Although we are confident that we have, by far, the best staff in Tennessee and Georgia caring for your loved ones, it is nice when it is recognized. Four of the Resident Assistants from our Tennessee assisted living communities have received The Caring Heart Award from Alzheimer’s Tennessee at the 15th Annual Caring Hearts Recognition Ceremony in Knoxville, TN on April 25, 2013. Alzheimer’s Tennessee bestows this recognition upon the ‘unsung’ heroes, or those who go above and beyond caring for those who face dementia. Their peers or supervisors at the communities nominated the four SSMG caregivers who received this admirable award.
“We could not be more proud of these employees and the dedication they have to our residents,” said Christina Trentham, Regional Director of Operations, Senior Solutions Management Group. “They have a spiritual gift of unconditional love and compassion for not only our residents, and their families, but any life they touch. They are a model for caregivers and a blessing to our communities.” Recognized at the luncheon were
Ashley Rawls - Resident Assistant
Lakewood Place Assisted Living - Loudon, TN
Nominated by Britney Rice, Wellness Director
"Ashley has been with Lakewood Place for three years. Her caring and dedicated nature has become more obvious with each passing day. She is dependable, reliable, and committed to providing quality care to our residents. Ashley comes to work every day with a smile and a positive attitude. She is always willing to do whatever is needed to care for our residents. We are blessed to have such a young and talented caregiver who influences and touches so many lives, as part of our Lakewood family."
Nicole Braden - Resident Assistant
River Oaks Place - Loudon, TN
Nominated by Dorothy Reyes, Wellness Director
"Even though Nicole hasn't been with us very long, her dedication to our residents is obvious. Her calm and caring manner shines through whenever she is assisting residents in our Memory Care neighborhood. Nicole is always putting the residents and their needs at the top of her priorities, by coming in on her days off or working over when needed. We are so blessed to have someone with her compassion, patience, and respect as part of our River Oaks Place family."
Mary Gibson - Resident Assistant
River Oaks Place - Lenoir City, TN
Nominated by Melissa Hensley, Business Office Manager
"When Mary joined our team, she instantly connected to the residents, especially those in our Memory Care neighborhood. She treats each resident as though they are her family and always wears a lovely and comforting smile. It is obvious that the residents adore her and always look forward to her return - they miss her when she is away. We are proud and honored to have such a dedicated, loving, dependable, and enthusiastic caregiver here. She is a blessing the River Oaks Place community."
Meghan McCormick - Resident Assistant
Wellspring Senior Living - Knoxville, TN
Nominated by Cody Davis, Wellness Director
"Meghan is a dedicated worker in the memory care neighborhood of Wellspring Senior Living. Her hard work and enthusiasm is exactly what our Memory Care neighborhood needs. She truly is the person that the residents and families depend on."
This is the poem that was read in their honor -
The Caregiver - by Lorraine Yates
Caregiver - Two words that come together when you speak of someone dear.
It is that special person, if you call, they're always near.
You'll see that in a "Caregiver" - Love comes from in their Heart.
With loving hands and guidance they help each new day start.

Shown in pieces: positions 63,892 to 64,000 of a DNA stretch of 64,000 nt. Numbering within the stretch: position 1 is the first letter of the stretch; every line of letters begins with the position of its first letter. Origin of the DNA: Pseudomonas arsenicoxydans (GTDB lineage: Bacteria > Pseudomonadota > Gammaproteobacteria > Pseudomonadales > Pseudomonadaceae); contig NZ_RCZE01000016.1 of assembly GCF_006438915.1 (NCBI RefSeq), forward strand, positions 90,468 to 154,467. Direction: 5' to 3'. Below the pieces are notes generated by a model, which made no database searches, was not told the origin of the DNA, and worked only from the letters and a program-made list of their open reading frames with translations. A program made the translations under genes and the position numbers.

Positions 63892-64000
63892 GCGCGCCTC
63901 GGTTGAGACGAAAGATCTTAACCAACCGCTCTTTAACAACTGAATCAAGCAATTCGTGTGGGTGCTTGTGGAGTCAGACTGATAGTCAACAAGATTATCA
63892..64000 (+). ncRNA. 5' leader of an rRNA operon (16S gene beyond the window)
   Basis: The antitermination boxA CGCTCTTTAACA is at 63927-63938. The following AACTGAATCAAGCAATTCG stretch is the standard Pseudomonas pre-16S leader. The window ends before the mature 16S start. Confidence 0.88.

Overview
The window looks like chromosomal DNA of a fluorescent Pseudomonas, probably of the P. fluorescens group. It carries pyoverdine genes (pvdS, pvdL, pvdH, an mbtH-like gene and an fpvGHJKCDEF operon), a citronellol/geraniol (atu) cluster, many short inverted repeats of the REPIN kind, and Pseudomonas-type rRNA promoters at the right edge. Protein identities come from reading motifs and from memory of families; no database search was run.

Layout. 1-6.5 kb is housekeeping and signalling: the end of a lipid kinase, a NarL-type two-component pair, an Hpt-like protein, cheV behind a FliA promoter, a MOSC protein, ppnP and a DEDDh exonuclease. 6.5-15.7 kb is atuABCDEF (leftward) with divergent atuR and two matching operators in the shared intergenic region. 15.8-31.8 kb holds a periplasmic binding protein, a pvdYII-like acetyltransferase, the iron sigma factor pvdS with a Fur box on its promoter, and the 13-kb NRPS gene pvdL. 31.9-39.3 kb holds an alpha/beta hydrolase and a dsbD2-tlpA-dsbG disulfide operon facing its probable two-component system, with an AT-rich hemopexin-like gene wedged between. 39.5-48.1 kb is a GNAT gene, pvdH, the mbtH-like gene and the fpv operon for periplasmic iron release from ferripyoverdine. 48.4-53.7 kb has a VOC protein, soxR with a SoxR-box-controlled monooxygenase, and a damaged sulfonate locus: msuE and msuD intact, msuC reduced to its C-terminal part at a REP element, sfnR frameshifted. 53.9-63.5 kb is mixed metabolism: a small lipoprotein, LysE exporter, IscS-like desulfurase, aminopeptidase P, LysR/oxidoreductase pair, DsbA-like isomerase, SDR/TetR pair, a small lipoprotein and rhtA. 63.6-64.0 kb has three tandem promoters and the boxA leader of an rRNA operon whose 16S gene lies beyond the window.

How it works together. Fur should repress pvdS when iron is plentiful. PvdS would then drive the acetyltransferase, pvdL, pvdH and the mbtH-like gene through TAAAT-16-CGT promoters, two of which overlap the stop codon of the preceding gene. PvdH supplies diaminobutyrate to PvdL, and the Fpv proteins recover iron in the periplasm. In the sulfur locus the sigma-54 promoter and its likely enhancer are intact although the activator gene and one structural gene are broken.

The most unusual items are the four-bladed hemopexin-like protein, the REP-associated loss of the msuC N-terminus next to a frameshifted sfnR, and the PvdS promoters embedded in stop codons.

Caring for the fragile soul, giving day to day.
They meet the needs of loved ones spreading love along the way.
A gentle touch, a helping hand, a glow that makes you smile.
Always near to a comfort and go that extra mile.
They want no fame or glory, and it puts their mind at ease,
to know they've helped a loved one deal with Alzheimer's disease.
So show a little kindness to caregivers across the land.
You may be the one someday who needs a helping hand.
With peace and understanding throughout the end of time.
There's someone who will care for you and make your spirit shine.
We are so very pleased to have these outstanding individuals providing care for seniors afflicted with Alzheimer's in Tennessee.
When the time comes that a loved one is no longer able to safely remain in their homes due to dementia, the options, questions and choices can be overwhelming. The key to a content senior is having them in the right community that will ensure their safety and provide them with interaction and activities that will continue to enrich their lives. Use these screening questions when evaluating dementia care in Tennessee:
- What is the normal routine for the facility?
- What flexibility is available for each individual?
- What is the bathing schedule?
- What kinds of activities are there for them to participate in?
- How do you ensure their dietary needs are met?
- Do you have 24 hour coverage of staff that speaks Spanish/German/Russian etc.?
- What is the staffing ratio?
- What stage of Alzheimer’s are the majority of the patients experiencing?
- What is the mix (early/middle/late) of the patients in the community?
- How are activities and care coordinated for each stage?
- How does the staff handle behavior issues like aggression, anger, anxiety, depression, hallucinations, sundowning, wandering and agitation?
- Is there a written plan in place when behaviors escalate?
- How often does the staff attend new or refresher training courses?
- What safety measures are in place for those seniors who wander?
- Are dangerous objects like knives, tools etc. secured?
- Are the rooms equipped with monitoring or summoning devices?
- Is the community safely set up to avoid tripping hazards?
These are just a few of the many questions you will want and need to ask the community that you are considering moving your senior loved one into. For more information, contact us to schedule a visit to one of our communities.
What questions would you ask a dementia care community?